‘Mother, I Love You’ Latvia’s Oscar Entry, Makes Its East Coast Premiere At The Hamptons Film Festival Oct 12 2013
Day 3 Hamptons International Film Festival Oct 12 2013
3 movies today, all good. First ‘Tim’s Vermeer’ follows inventor Tim Jenison through his project to discover how Dutch painter Johannes Vermeer (1632-1675) painted such precise compositions in an era that pre-dated photography. He theorizes that lenses and mirrors must have been utilized to create such detailed work successfully. That perhaps other renowned painters like Caravaggio (1571-1610) and DaVinci (1452-1519) utilized similar optical techniques.
Back in the 17th century, you couldn’t go down to the corner paintstore and buy any color paint you wished to use. Vermeer had to make his own paints, and also, Jenison theorizes, his own lenses and mirrors. So to reproduce what Vermeer had to go through, Tim attempts to be Vermeer and do what he had to do. The work is painstaking, but Tim is up to the challenge, including seeing details in the paintings through his created lenses, and therefore having to reproduce these, often dab by tiny tiny dab. After many months he tediously meticulously completes a re-creation of ‘The Music Lesson’ (originally completed in 1665 by Vermeer, according to Wikipedia), whose production was filmed on nine cameras each time he sat down in the studio and flipped just one switch. The movie is a tribute to Vermeer and Tim Jenison’s dedication and persistence to complete a task he began back in 2008. English painter David Hockney appears and is heard enthusiastically commenting on Tim’s theories in approbation. He confesses he never used optics or lenses while completing any of his own works. As for Vermeer and his minimal number of extremely fine works: estimates vary from 26 to under 70 total paintings produced by the master, who died in debt at the age of 43.
‘Mother, I Love You,’ is a Latvian movie shot in Riga, though the city is not shot distinctively for beauty or historic insight. Just another gritty city backdrop for a story of escalating imminent disaster, fed by lies and more lies to cover up unfortunate acts committed by a twelve year old boy, the son of a hard-working single mother. He has a confederate, who lives a parallel existence. The themes of two young boys in trouble, and the propagation of lies, seem to be recurring themes in this year’s film festival. Notably, the Irish ‘The Selfish Giant’ treads along similar misadventuring tracks with two similarly aged boys; and then there is the lie-lie-lying of Jayson Blair in the NY Times story within ‘A Fragile Trust.’ ‘Mother, I Love You’ is Latvia’s Oscar entry, and actually is a very excellent compelling movie, well-acted, and well-cinematized, that I would recommend seeing. I loved the band and the choir and the sea of unique Latvian faces shared with an audience of festival goers far from the Baltic nation’s European streets. The star Kristofers Konovalovs is a handsome innocent-looking charismatic youngster who is quite the (non-motorized) scooter dooter, speeding around Riga on his metal device, and putting on a show in the indoor skater park until the lights go out.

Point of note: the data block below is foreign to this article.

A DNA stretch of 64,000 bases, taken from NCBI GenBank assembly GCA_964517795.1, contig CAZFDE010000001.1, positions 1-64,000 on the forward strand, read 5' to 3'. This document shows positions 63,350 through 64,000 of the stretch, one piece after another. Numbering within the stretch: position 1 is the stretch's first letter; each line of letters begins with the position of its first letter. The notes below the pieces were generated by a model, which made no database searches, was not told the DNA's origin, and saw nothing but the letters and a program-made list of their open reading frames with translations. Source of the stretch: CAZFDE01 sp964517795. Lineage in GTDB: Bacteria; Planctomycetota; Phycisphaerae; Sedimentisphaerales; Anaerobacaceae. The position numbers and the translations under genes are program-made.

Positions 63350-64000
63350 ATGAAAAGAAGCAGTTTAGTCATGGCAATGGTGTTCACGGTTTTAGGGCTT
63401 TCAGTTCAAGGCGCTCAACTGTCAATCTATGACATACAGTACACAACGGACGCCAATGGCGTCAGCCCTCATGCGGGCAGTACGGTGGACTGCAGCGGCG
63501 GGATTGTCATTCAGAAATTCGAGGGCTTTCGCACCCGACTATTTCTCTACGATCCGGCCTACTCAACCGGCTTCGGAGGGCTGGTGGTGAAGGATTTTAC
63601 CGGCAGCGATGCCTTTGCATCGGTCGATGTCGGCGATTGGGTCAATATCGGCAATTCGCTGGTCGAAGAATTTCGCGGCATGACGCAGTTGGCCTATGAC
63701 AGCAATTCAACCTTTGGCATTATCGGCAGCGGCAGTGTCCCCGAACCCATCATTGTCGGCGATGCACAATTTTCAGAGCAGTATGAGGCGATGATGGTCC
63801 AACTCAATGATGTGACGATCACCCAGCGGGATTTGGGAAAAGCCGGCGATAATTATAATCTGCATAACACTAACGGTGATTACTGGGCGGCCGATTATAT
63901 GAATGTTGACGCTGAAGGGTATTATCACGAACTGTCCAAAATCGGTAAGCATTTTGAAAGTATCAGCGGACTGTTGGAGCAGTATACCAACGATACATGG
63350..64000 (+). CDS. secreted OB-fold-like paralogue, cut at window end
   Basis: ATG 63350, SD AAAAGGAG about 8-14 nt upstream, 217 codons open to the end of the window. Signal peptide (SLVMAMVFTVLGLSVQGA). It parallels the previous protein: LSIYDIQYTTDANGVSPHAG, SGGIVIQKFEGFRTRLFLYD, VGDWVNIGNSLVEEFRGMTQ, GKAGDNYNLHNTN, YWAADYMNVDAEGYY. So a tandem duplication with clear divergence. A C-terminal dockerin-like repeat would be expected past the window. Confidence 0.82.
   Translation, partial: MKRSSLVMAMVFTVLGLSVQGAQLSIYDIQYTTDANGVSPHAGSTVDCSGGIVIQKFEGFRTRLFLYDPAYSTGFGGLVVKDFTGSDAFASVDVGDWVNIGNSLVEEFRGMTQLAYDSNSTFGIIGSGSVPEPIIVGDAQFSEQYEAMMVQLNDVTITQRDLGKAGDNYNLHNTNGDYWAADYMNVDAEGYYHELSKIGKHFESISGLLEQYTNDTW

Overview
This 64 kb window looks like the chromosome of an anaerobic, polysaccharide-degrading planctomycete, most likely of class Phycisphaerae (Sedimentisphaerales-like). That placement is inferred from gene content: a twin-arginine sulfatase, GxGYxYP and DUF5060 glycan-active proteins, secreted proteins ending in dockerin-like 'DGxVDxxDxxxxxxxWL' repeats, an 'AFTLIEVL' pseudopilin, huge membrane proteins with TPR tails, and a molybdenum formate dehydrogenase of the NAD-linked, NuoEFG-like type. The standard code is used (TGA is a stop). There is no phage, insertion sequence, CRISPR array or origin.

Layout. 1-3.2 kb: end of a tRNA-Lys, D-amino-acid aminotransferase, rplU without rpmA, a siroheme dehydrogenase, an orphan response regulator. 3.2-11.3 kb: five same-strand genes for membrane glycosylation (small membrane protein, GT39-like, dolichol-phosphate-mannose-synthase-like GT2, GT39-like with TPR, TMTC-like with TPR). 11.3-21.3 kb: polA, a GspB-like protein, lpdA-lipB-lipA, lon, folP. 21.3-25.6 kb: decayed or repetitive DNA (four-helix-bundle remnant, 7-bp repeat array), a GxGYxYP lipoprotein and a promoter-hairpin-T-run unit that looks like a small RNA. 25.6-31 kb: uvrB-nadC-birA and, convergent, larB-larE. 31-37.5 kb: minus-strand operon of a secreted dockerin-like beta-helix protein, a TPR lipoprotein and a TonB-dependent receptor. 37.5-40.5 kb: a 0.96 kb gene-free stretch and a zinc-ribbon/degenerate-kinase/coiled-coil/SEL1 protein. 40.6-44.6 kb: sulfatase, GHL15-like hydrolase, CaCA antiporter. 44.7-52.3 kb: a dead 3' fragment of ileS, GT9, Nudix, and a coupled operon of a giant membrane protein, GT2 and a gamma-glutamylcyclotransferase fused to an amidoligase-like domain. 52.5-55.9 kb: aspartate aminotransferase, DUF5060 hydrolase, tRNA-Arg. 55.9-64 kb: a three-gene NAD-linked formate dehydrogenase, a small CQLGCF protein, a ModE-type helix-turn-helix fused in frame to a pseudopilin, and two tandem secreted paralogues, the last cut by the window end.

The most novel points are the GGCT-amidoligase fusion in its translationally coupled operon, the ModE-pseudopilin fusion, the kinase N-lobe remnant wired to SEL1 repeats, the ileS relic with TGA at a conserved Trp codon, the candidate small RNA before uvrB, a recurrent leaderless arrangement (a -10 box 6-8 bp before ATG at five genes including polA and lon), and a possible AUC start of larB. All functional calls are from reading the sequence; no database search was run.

‘Before The Revolution’ is a documentary revealing the goings on in Iran before Ayatollah Kohmeini arrived in 1979, that led up to the revolution against the Shah and his dictatorial excesses. Israelis were welcomed into Iran by the admiring Shah in the 1960’s and 1970’s to help modernize Iran and build up its infrastructure. We are told by interviewees that Israelis built most of Iran’s dams, also supplying weapons, and helping with developing the oil industry to a new level of efficiency and magnitude. However, they also too blatantly indulged in excess and wealth, that clashed with what the common Iranian could not afford or experience. Dan Shadur’s footage shows us much of this, including interviews with beneficiaries of the Shah’s hospitality, and men in Mossad, Israel’s intelligence agency, who were deployed in Iran, and then had to escape like the Americans did from Vietnam when the end of the rainbow in Iran tragically snapped shut. There is also the parallel to Jews not believing anything would happen to them, as in Nazi Germany, when Hitler and his vindictive hate were stewing up the masses. The story of the revolution in Iran shows that initially it was students marching through the streets, the military shooting them down, the Shah deciding he did not want to kill his own people, the Ayatollah returning from exile in Paris, the students thinking they could recruit him to their secular left-wing cause, the Ayatollah instead taking over the revolution, installing himself as the venerable leader, and the rest is the history many of us know…An informative movie, shedding new light on an old story that now can be viewed from a different perspective, after viewing ‘Before The Revolution.’